David L. Ortega Addresses U.S. House Committee on the Importance of U.S.-China Relations in Agriculture

Ortega, MSU agricultural economist, briefed U.S. House on U.S.-China ag relations: trade challenges, need for dialogue.

David L. Ortega Addresses U.S. House Committee on the Importance of U.S.-China Relations in Agriculture

David L. Ortega Addresses U.S. House Committee on the Importance of U.S.-China Relations in Agriculture

On March 20th, 2024, David L. Ortega, Associate Professor in the Department of Agricultural, Food and Resource Economics at Michigan State University, delivered testimony to the United States House of Representatives Agriculture Committee. With his extensive expertise in food and agricultural economics, Dr. Ortega shed light on the intricate dynamics of U.S.-China relations within the agricultural sector.

Dr. Ortega commenced his remarks by emphasizing the pivotal role of the United States-China relationship in American agriculture. He underscored how China's status as the largest market for U.S. agricultural exports significantly impacts the prosperity of American farmers and rural economies. In 2023 alone, China accounted for a staggering $29.08 billion in U.S. agricultural exports, encompassing a diverse array of products such as soybeans, corn, beef, and poultry. This robust trade relationship, however, faced substantial challenges due to the U.S.-China trade conflict from 2018 to 2020, resulting in significant disruptions and financial losses for American farmers.

The repercussions of the trade conflict reverberated across global agricultural markets, with U.S. soybean exports to China plummeting from $12.2 billion in 2017 to just $3.1 billion in 2018. Dr. Ortega highlighted how the Phase One Agreement aimed to alleviate tensions by increasing China's agricultural purchases from the U.S., yet China's fulfillment of these commitments remained partial by the end of 2021. Consequently, the U.S. government implemented the Market Facilitation Program to provide aid to affected farmers and ranchers, underscoring the profound ramifications of the trade conflict on American agriculture.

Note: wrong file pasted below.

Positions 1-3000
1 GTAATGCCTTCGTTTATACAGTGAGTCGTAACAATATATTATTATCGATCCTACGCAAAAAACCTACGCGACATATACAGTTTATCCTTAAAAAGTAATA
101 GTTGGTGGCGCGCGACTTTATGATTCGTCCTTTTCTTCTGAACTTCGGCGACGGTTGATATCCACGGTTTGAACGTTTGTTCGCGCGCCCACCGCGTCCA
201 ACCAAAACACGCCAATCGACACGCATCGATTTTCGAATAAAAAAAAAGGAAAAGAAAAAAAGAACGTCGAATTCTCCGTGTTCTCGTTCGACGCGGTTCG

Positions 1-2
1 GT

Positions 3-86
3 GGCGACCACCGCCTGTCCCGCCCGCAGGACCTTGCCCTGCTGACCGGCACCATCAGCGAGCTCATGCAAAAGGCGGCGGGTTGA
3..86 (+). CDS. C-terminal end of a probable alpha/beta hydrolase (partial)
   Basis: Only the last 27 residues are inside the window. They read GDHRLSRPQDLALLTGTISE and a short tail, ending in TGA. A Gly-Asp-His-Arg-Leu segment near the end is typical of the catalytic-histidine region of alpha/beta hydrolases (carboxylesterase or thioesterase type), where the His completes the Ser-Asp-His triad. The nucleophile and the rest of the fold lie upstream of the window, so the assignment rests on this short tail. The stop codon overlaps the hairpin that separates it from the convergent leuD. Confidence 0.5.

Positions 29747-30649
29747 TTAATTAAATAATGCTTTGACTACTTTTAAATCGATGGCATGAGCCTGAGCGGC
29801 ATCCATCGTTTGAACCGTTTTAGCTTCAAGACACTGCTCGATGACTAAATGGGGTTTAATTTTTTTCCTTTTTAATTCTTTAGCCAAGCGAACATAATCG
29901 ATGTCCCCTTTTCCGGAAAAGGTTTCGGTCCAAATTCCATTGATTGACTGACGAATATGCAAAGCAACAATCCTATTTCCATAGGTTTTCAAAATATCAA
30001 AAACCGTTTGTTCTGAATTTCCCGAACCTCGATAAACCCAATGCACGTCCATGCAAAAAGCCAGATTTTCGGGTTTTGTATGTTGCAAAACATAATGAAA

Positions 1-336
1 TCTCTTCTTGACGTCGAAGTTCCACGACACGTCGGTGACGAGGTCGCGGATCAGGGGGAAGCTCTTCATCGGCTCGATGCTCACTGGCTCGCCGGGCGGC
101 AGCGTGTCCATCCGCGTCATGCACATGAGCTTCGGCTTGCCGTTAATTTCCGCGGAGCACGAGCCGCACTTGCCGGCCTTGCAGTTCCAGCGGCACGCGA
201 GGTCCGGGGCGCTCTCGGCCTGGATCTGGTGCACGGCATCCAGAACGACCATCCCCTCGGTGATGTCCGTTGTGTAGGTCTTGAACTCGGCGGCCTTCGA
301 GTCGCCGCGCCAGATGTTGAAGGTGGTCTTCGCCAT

Amidst these challenges, concerns over foreign ownership of U.S. agricultural land, particularly by Chinese entities, have garnered significant attention. Dr. Ortega provided a comprehensive overview of foreign land ownership in the U.S., emphasizing the need to address data accessibility and accuracy issues. While Chinese ownership represents a small fraction of foreign holdings, Dr. Ortega emphasized the importance of understanding its implications on farmland prices, rental rates, and food security.

Contrary to misconceptions, Dr. Ortega clarified that Chinese ownership does not significantly impact U.S. agricultural production or resource management. He underscored the imperative of fostering balanced and informed dialogue to secure the prosperity of American agriculture. Dr. Ortega concluded by expressing gratitude to the Committee for the opportunity to contribute to this crucial discussion, emphasizing the significance of maintaining a respectful and nuanced approach to U.S.-China agricultural relations.

Dr. Ortega's testimony elucidated the complex interplay between U.S.-China relations and American agriculture, offering valuable insights for policymakers and stakeholders alike.

Read the full piece here.

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